The crisis in China has taken another turn! Microsoft is currently being investigated by government officials in the country for antitrust, and we have some fresh information on this.
The technology titan is now being accused of not providing the full details regarding two of its flagship products, Windows and Office — which is basically saying that these undisclosed compatibility issues led to concerns and problems for companies in China.
Complicated, I know.
This report from Reuters has the State Administration for Industry and Commerce (SAIC) working closely with Microsoft officials on this, and has given the company all of 20 days to provide a written explanation for these issues in both Windows and Office.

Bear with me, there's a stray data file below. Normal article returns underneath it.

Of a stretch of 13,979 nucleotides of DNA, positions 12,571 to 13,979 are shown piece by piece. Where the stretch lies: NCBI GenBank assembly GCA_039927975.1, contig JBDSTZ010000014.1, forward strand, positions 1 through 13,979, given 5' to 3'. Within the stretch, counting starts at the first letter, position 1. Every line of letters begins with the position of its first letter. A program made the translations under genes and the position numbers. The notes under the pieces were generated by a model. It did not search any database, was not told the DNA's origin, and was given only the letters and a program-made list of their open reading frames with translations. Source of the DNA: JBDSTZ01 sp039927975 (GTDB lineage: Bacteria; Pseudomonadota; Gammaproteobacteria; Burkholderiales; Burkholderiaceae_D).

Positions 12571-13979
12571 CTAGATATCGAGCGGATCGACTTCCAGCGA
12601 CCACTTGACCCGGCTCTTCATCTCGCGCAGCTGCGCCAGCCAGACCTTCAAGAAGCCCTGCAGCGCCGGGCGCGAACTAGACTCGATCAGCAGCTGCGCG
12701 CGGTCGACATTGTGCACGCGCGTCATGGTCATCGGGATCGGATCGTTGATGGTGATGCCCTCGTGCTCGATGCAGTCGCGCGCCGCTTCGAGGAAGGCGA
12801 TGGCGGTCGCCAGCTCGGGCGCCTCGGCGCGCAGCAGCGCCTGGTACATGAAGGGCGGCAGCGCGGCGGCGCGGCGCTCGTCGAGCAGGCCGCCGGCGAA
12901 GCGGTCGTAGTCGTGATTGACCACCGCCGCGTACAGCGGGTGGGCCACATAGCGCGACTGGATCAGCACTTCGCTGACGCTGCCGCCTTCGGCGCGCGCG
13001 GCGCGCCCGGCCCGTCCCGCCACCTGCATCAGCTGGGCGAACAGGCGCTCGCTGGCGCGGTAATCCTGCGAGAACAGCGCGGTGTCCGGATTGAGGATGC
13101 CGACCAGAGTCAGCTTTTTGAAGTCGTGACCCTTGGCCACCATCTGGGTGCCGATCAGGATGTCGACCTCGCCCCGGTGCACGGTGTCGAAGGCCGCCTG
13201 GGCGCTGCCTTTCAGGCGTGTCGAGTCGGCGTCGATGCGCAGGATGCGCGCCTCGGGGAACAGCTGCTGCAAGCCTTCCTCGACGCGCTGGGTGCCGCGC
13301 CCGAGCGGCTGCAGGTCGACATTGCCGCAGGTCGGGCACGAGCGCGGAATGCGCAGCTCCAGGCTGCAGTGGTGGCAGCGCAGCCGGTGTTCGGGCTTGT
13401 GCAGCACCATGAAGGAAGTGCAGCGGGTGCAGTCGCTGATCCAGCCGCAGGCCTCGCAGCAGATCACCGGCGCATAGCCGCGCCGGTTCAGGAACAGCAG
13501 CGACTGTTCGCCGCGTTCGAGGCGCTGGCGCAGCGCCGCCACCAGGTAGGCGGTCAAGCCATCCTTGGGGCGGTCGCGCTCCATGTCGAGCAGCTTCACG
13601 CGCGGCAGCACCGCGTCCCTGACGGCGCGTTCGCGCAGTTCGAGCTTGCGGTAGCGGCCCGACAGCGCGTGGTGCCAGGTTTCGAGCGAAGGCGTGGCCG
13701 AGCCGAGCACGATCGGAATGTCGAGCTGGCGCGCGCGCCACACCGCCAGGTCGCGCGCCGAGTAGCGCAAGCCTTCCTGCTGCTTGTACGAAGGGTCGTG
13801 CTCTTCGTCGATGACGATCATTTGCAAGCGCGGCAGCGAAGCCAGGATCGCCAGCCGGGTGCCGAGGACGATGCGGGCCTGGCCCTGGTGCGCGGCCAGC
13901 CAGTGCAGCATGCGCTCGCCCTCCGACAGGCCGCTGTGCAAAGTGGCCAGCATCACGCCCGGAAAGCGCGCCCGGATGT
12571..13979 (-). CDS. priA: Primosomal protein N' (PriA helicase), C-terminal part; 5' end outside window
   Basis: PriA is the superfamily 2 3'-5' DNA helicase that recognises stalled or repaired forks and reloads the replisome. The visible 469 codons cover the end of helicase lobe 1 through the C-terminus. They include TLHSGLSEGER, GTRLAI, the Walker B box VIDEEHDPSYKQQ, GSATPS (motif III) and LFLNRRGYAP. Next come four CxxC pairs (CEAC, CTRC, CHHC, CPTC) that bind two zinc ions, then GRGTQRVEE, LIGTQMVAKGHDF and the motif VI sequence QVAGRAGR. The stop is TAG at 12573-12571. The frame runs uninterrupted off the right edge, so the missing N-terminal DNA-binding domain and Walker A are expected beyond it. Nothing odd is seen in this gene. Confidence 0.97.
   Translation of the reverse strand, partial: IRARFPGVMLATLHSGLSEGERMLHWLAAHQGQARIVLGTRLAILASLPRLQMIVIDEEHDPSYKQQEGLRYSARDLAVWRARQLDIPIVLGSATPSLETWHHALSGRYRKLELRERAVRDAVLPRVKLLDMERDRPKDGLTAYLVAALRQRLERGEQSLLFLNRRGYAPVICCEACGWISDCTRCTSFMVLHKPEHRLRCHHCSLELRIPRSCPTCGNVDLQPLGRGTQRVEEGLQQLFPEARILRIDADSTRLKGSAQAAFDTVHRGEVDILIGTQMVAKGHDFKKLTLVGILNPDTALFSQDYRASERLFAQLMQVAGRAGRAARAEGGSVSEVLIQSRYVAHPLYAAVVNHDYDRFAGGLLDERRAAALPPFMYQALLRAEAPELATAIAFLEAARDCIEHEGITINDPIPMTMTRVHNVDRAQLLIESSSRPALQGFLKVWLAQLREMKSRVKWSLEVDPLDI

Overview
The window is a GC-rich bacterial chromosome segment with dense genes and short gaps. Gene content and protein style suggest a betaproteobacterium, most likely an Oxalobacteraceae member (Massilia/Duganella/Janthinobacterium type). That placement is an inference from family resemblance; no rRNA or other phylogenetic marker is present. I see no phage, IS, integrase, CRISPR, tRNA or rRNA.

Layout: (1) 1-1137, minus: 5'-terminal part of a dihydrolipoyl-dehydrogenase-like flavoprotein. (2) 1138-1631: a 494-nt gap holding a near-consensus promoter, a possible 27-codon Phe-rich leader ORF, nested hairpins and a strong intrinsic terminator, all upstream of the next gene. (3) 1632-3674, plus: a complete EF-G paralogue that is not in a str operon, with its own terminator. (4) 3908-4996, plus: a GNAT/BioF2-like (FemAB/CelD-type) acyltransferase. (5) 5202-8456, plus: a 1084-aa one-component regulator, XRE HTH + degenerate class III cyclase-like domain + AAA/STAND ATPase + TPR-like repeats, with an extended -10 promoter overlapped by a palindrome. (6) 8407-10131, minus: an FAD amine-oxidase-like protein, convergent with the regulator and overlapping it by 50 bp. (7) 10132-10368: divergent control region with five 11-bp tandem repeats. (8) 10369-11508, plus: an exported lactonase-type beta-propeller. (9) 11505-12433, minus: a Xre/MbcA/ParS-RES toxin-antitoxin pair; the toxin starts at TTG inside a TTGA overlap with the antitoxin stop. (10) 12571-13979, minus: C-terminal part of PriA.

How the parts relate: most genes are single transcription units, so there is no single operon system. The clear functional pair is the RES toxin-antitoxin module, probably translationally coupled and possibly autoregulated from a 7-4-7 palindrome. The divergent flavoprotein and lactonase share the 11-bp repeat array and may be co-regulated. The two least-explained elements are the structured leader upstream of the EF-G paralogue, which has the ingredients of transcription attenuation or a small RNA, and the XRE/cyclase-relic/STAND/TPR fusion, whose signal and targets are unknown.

Why not a full 30 days, that remains the key question?
Last we heard was that government officials were also looking at Internet Explorer and Windows Media Player for possible antitrust concerns for the local market. But since this is not the 90s anymore, they probably did not find anything solid.
These new allegations, however, are quite odd in the sense that the government has gone from accusations of hiding sales data to compatibility issues.
It will be interesting to see how both parties settle this. Redmond has been having a hard time in China, ever since May, when Windows 8 was first banned on government PCs. Some say, the Windows XP retirement had a lot to do with this new aggressive stance from China.
Then again, people say all manners of things, right?